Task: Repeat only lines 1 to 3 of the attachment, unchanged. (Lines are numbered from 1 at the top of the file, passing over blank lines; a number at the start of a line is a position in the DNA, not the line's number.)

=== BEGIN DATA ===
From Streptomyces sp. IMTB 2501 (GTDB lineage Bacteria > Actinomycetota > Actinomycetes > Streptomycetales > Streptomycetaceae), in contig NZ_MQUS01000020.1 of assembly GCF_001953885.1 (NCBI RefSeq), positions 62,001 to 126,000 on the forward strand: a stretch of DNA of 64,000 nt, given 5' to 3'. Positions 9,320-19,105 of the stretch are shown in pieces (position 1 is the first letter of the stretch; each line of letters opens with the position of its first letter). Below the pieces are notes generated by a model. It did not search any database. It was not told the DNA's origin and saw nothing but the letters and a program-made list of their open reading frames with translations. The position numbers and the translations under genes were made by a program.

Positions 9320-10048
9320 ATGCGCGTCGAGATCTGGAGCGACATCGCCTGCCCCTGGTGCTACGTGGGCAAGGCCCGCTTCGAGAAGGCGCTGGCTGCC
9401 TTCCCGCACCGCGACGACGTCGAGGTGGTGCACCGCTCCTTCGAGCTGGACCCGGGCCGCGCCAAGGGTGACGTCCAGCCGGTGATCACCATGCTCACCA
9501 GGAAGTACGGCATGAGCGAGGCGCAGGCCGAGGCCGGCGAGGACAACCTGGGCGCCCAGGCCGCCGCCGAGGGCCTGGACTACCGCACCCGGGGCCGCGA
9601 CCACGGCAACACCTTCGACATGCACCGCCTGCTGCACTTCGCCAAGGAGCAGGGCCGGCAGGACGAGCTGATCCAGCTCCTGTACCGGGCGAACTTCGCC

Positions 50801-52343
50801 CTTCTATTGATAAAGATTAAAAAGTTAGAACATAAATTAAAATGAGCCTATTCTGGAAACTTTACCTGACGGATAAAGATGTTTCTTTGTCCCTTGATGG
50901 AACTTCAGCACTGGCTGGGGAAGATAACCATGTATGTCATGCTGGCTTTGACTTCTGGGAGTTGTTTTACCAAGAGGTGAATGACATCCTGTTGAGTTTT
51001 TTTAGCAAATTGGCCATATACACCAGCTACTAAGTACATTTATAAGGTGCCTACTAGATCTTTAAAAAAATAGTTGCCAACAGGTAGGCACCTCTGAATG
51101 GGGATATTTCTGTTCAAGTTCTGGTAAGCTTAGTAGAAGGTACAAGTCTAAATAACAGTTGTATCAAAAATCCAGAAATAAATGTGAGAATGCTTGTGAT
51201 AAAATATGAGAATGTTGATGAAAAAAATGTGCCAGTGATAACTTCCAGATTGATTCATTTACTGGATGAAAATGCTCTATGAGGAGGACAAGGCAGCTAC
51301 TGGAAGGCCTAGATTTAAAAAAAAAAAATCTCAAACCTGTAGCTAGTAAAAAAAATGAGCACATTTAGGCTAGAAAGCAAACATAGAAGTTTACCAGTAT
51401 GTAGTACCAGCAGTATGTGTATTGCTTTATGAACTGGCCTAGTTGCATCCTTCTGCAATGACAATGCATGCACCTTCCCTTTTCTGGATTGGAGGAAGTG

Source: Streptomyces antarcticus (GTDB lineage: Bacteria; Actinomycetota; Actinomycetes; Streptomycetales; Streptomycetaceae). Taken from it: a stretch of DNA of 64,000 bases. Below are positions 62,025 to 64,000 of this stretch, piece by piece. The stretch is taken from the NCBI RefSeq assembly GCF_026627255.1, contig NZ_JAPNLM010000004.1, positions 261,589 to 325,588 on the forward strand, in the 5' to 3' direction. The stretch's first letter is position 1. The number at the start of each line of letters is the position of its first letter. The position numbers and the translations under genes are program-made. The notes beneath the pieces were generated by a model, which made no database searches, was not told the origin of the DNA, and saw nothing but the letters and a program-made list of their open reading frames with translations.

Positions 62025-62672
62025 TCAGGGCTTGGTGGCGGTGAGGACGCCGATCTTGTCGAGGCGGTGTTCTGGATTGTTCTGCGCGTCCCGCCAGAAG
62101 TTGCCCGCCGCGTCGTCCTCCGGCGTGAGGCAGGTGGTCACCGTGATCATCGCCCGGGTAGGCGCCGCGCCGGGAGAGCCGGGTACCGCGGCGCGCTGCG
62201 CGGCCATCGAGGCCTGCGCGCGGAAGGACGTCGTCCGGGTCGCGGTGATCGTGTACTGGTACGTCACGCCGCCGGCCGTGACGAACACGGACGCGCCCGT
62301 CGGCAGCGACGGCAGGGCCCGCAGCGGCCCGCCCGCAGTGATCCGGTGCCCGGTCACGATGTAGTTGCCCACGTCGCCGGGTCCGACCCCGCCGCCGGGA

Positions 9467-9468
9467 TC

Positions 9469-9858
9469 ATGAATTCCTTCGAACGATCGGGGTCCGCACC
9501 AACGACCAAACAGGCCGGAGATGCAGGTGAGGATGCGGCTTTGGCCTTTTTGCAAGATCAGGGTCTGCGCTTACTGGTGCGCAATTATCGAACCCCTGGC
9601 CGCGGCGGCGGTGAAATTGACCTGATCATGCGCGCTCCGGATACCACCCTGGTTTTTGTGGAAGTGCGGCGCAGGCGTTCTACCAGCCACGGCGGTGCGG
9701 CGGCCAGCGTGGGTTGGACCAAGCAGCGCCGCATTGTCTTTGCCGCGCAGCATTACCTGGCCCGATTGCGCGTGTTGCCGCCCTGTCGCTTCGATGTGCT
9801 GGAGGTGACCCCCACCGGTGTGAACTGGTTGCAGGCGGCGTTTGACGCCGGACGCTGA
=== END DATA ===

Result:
From Streptomyces sp. IMTB 2501 (GTDB lineage Bacteria > Actinomycetota > Actinomycetes > Streptomycetales > Streptomycetaceae), in contig NZ_MQUS01000020.1 of assembly GCF_001953885.1 (NCBI RefSeq), positions 62,001 to 126,000 on the forward strand: a stretch of DNA of 64,000 nt, given 5' to 3'. Positions 9,320-19,105 of the stretch are shown in pieces (position 1 is the first letter of the stretch; each line of letters opens with the position of its first letter). Below the pieces are notes generated by a model. It did not search any database. It was not told the DNA's origin and saw nothing but the letters and a program-made list of their open reading frames with translations. The position numbers and the translations under genes were made by a program.

Positions 9320-10048
9320 ATGCGCGTCGAGATCTGGAGCGACATCGCCTGCCCCTGGTGCTACGTGGGCAAGGCCCGCTTCGAGAAGGCGCTGGCTGCC